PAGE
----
I sat in the back seat of my van, trying to make my cold weak fingers work enough that I could get my ankles out of my wetsuit. I had to laugh, being so drawn to Walden, to swimming, despite the water temperature dropping, probably below 60 degrees by now. The work of swimming is now less than the work of getting dressed and undressed for it.
It was Thursday. I had put woolly gloves on immediately after my swim, struggling to make my fingers work to get them through the correct spaces. It’s the cold. It makes them weak, perhaps arthritis, I’m not really sure.
There is another measure, the pinky finger on my left hand tends to stray. I can will it to return to lie alongside my left ring finger but the message doesn’t get “delivered.” The colder my hands get, the less able I am to bring my fingers together.
And the funny thing is, my swim friend has experienced the exact same symptom, also on her left hand.
The air was 57 degrees on my car thermometer when I parked just after 3.00pm. A lot warmer than it has been since. I have not swum since.
It’s not easy to give up though, and I have a criteria I tend to adhere to. Three swims when it just “isn’t fun anymore” and I literally throw in the towel for the year. That usually happens when I have to put gloves on. Just around the next water temperature plummet as denoted by a series of cold miserable weather days.
But I haven’t gotten there… yet. Tuesday and Wednesday almost made it. I was exhausted, and after a really great swim on Monday (I took Sunday off) my shoulder ached. The comparison didn’t feel good. But I was still swimming 30 to 40 minutes. And typically I cut down the distance and time I am in before I cut it out altogether.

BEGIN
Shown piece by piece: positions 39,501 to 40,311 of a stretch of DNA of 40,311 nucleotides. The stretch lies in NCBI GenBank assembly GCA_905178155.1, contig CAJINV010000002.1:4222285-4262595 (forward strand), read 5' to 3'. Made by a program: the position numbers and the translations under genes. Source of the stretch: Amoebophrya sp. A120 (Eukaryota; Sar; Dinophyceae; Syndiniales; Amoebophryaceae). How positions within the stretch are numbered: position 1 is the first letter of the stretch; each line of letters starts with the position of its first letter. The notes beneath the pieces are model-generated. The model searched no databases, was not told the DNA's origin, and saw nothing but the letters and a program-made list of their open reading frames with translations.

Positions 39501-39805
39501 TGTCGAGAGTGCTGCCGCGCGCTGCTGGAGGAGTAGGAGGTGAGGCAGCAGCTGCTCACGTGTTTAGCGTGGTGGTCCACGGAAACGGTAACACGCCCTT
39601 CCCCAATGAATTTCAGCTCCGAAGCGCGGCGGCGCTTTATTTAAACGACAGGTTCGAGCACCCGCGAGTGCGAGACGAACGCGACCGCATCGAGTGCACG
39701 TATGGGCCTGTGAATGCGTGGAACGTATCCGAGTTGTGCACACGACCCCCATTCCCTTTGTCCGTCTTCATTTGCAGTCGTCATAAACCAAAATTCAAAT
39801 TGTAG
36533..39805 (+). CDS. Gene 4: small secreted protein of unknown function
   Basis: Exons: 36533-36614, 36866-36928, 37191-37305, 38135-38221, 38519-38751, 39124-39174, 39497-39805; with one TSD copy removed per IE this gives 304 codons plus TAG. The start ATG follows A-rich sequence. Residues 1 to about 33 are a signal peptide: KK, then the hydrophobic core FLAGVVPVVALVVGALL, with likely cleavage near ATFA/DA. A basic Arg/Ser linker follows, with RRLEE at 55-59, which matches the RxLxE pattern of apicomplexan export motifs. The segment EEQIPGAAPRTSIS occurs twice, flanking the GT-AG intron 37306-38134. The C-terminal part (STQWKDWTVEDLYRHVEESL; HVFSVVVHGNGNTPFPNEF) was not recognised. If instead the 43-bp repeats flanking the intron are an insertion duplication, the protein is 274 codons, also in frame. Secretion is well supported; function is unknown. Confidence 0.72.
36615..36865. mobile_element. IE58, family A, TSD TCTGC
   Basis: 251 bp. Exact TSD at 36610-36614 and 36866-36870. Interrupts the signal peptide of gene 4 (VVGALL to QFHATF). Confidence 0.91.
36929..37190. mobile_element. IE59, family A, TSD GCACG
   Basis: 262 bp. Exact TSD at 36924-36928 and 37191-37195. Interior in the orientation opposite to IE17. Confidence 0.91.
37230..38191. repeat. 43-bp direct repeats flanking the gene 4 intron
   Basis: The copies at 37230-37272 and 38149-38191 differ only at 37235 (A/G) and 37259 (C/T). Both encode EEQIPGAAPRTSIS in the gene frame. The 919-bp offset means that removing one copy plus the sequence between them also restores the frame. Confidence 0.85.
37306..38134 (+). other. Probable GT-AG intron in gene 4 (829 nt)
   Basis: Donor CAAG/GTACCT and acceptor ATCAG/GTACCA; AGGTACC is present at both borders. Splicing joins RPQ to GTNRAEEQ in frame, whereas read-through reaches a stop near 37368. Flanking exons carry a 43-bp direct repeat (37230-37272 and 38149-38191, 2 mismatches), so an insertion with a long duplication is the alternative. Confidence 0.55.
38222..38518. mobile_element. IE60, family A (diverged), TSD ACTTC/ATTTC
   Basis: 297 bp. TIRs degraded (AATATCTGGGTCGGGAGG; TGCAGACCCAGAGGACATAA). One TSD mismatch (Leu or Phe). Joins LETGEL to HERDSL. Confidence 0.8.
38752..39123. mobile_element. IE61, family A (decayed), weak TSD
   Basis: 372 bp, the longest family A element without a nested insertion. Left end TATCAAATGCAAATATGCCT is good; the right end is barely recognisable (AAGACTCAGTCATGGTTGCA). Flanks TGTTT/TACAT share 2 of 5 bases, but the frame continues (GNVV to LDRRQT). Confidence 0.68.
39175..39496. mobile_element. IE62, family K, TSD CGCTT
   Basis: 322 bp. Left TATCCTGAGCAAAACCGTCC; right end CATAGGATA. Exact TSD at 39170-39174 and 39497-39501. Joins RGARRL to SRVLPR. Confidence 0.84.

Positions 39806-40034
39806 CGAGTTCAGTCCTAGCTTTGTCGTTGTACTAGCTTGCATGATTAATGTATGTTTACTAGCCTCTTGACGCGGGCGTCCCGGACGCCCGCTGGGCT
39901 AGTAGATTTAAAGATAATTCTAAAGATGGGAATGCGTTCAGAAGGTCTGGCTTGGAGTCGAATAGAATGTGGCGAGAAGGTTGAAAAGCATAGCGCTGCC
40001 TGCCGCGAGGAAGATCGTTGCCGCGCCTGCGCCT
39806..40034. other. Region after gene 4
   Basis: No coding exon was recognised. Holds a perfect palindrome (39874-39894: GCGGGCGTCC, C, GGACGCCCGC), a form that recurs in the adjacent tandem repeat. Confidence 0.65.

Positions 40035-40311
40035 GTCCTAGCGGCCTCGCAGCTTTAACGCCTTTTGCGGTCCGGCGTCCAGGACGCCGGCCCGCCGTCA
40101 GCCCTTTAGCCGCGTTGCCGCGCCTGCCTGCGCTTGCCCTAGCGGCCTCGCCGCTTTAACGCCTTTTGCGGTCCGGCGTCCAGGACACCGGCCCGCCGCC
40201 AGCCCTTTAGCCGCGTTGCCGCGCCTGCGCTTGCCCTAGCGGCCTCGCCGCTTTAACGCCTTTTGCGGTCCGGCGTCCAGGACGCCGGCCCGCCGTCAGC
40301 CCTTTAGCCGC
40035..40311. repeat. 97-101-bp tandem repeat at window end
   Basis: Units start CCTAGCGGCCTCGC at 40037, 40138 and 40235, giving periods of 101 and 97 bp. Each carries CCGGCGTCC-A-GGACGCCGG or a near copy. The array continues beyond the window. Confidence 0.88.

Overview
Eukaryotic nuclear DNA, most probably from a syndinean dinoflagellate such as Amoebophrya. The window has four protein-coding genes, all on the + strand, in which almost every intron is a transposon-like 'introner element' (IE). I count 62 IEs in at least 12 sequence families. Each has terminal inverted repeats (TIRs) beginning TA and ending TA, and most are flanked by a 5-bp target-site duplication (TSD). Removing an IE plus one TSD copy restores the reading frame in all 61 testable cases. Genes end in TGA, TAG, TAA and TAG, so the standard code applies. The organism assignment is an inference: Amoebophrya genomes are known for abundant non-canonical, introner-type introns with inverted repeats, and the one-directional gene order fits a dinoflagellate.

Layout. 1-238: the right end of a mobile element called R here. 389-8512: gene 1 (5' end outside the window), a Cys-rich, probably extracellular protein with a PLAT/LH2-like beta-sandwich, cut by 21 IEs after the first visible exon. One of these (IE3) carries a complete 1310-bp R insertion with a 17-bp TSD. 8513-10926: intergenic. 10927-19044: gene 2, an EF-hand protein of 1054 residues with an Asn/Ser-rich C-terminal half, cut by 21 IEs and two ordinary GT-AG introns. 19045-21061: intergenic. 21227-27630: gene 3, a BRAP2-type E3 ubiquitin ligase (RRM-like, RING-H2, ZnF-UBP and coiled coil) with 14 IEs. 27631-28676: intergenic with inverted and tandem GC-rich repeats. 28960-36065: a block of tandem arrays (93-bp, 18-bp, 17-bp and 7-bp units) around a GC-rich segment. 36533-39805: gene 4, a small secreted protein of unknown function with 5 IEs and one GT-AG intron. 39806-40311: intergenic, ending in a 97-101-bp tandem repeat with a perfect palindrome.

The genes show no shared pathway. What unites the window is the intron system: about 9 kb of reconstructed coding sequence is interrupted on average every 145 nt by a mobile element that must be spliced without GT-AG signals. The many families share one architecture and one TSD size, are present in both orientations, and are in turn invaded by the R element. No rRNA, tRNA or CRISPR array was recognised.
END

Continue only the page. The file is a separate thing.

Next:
At this point you are probably thinking “Why do you do this?”
I drove past Walden this morning. It was around 9.00 am and the air was 44 degrees. I looked down from the roadway, my eyes automatically drawn to the water. I could tell there was a slight breeze, the surface not totally mirror still. A portion of it was ruffled like slightly kinked hair. I immediately wanted to be in it. Especially when I spotted a swimmer coming back along the east shore. So I started thinking about what it is that draws me, because, to be honest, I don’t like the cold.
Recently I have had a fascination, wanting to understand what happens to the soul, the spirit, after the body expires. It is driven by wanting to know where my daughter went, the child I nurtured, cared for through four years of cancer. She passed away recently. Aged 16. I wonder if it is like this for all mothers who lose children. I know it is crazy as I believe she is no longer suffering. I believe the spirit she shared with all of us who knew her is now free. But I want to know that she is being cared for in the spirit world.
When I am freely floating in Walden, I am in another world. I no longer inhabit the world of man. There is harmony in bubble blowing, and the gasped mouth breathing. There is the balance of left, right, roll, rock. There is freedom in the floating and the gliding.
I am no longer tethered by gravity. I am in the outer space of water, an embryo in the womb of Walden.
I am fascinated by that other world.
So I go to Walden to look for her…